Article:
Have you ever wanted to do a quick and loose landscape painting but had no idea where to start? If so, look no further! Watercolourist Angela Fehr breaks down her landscape painting process in her FREE demo. She also shares many tips and tricks to painting quickly and stylistically without compromising on quality!

Step 1: Painting Placeholders

For Angela, painting landscapes is more about sharing your own perspective of the scene. It allows you to express your mood and the emotions you feel about a said scene, too, which is why she advises against painting so realistically! 

In her demo, she begins with a bit of her background process. She paints quite a few studies before deciding on her final composition and colours, which helps her avoid feeling tied down to the reference photo. It also makes her feel more confident, as one would with more practice.

However, to save time, she jumps straight into the painting of Spirit Island in Alberta, Canada. Her tools are a 9" x 12", 100% cotton watercolour paper block, a size 12 mop brush and a large round brush, a selection of paints, a palette, a box or something that can prop up your paper, and 2 containers of water. 

Bonus tip: If you don't have a watercolour block, you can also use artist's tape to attach your paper to a wooden board. Use a board close in size to your paper because you'll want to prop it at an angle (which you can't do if your paper is taped to the table).

100% cotton paper is highly recommended, though, because you'll be painting quite a few wet washes, which cotton paper handles much better.

First, get your paper wet with a mop brush and clean water. You'll be using the wet-in-wet technique most of the time, so you'll be adding wet paint on a wet surface. Next, mix a neutral grey using burnt umber and cobalt blue. Use this colour to paint the cloudy sky, making sure to leave some areas of white for clouds.

Tip: Be aware that because you're painting wet-in-wet, your colours will be more diluted than you think and will dry even lighter than when you put it down.

Then, use moonglow (i.e. a smoky purple colour) to paint the mountain area as a "placeholder". It's okay if your colours blend; you'll add the details later. Just let your paint and gravity do their thing! This way will create exciting and natural blends.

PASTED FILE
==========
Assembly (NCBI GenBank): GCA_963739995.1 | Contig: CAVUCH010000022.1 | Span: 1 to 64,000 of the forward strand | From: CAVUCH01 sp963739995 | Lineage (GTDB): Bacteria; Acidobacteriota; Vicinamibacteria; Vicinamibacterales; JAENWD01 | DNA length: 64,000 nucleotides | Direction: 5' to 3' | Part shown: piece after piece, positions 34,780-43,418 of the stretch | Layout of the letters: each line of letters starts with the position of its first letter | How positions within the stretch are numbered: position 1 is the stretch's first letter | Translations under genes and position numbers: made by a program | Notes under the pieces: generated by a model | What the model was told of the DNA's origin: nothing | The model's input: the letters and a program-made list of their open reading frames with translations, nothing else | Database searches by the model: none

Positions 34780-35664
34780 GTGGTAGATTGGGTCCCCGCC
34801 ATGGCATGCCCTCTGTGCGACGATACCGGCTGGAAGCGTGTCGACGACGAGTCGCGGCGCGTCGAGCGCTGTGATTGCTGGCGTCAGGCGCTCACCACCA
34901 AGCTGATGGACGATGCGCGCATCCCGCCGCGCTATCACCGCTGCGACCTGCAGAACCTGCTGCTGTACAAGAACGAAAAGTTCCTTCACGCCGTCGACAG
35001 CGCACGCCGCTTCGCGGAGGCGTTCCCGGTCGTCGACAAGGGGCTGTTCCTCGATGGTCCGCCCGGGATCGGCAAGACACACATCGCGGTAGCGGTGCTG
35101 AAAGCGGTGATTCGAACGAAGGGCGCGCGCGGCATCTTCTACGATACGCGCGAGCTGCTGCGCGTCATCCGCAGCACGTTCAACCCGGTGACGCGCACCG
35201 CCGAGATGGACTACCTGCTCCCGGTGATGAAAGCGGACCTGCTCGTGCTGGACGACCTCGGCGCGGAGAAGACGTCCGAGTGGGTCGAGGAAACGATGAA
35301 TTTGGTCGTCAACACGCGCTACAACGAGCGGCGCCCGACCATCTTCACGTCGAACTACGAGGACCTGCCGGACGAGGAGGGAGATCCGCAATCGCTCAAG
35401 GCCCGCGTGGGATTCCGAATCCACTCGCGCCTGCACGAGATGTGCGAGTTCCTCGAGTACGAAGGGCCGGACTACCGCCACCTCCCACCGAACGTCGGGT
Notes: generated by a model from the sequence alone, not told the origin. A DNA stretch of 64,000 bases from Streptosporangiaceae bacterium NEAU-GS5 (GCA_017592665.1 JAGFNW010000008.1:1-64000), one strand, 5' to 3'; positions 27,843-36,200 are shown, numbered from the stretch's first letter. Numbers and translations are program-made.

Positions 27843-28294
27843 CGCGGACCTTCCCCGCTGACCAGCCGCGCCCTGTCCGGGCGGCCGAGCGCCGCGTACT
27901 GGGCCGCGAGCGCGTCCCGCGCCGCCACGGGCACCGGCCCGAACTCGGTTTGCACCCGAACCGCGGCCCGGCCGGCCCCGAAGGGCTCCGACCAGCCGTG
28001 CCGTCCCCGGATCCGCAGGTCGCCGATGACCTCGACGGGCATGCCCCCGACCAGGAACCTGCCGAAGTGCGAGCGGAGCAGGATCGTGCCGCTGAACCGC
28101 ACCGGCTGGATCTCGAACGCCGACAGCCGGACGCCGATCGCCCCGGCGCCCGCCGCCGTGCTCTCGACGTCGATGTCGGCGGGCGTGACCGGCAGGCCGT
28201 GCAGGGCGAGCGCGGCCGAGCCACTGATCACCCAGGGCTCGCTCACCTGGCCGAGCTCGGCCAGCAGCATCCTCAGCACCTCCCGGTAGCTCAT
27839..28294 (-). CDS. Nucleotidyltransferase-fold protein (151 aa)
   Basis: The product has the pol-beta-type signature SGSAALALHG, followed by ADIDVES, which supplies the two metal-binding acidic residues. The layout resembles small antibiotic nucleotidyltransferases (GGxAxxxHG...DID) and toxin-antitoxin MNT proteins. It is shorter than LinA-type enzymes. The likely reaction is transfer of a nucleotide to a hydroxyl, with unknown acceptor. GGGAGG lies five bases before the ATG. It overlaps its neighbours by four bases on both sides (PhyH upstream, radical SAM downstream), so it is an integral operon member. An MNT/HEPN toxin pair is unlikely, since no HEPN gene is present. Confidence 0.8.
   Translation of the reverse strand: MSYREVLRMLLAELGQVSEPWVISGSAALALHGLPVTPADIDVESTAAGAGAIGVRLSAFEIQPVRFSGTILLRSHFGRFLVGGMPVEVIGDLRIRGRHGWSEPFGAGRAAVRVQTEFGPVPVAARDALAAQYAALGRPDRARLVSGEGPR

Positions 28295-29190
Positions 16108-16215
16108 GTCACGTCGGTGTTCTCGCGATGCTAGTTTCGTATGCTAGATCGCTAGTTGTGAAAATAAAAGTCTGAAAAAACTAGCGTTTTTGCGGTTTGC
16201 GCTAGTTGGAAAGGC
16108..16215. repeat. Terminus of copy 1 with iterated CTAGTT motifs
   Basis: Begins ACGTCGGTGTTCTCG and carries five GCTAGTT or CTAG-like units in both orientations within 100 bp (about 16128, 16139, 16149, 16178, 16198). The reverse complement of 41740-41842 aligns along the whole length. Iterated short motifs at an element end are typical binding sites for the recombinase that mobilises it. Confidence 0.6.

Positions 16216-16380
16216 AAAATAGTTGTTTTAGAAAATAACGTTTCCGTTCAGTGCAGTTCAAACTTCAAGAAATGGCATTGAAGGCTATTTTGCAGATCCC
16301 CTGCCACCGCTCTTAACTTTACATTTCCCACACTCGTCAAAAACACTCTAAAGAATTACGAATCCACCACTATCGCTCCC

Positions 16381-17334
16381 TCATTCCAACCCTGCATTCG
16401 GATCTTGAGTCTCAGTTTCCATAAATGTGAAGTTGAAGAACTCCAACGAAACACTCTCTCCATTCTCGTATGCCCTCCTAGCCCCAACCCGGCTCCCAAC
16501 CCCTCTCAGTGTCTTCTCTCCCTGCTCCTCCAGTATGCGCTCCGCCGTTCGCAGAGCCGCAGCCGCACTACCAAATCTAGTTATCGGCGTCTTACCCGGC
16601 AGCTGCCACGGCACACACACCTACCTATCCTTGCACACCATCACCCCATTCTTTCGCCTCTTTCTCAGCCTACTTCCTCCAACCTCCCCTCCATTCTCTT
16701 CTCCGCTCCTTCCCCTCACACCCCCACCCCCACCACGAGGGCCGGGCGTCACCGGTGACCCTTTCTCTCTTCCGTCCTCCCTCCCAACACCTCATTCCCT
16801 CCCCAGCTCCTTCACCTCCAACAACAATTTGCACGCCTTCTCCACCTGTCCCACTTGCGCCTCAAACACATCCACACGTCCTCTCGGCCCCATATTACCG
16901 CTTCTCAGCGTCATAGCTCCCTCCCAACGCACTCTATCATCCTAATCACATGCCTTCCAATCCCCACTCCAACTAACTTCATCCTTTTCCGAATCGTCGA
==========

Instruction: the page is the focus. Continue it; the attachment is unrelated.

As for the lake, it's filled with glacial water, giving it a bright aquamarine colour. Use cobalt teal blue for this or something similar. If your paper is too dry at any point, rewet it before continuing. The most saturated area happens to be the mountains' reflection, so try to follow the general shape of the reflected mountains.

Lastly, use quinacridone gold to paint the "island" (which is really more of a peninsula) and sap green to add a quick placeholder for the trees, shadows, and reflections. Mix a little of these two colours, and paint some of the areas near the shoreline. 

Check out this blog post for a quick breakdown of how to paint watery reflections!

This first watery wash will act as a general guide for positioning the main features in your painting, so it's okay if it's a little lighter or blurrier than you expected.

Step 2: Enhancing the Colours

Let your first layer dry before moving on to the next. This is where Angela says she would work on another version of the same painting, as it helps keep her creative flow going while giving her more practice time.

While you wait, you can also do a bit of planning. Where is the focal point? What do you want to emphasise? It's best to make a few choices here so you don't feel rushed when you're painting.

In the reference photo, Angela notes that we take a little trip – from the trees on the island to the background mountains and the glowing reflection of the sky. She wants to use this journey to work through the same painting. 

To do this, enhance the colour of the lake water first because it's pretty dominant. Use a more saturated cobalt teal blue, and add phthalo turquoise here and there. Again, shape the reflections as mountains. 

Bonus tip: Because the first layer was blurry and faded, you'll be able to gradually build more layers of focus – like putting on better and better glasses!

Next, use undersea green (or a version of dark olive green) to paint the trees on the island. Here, change to an old paintbrush with splayed bristles for more organic, natural strokes for your trees. Make the branches and leafy details as random as possible.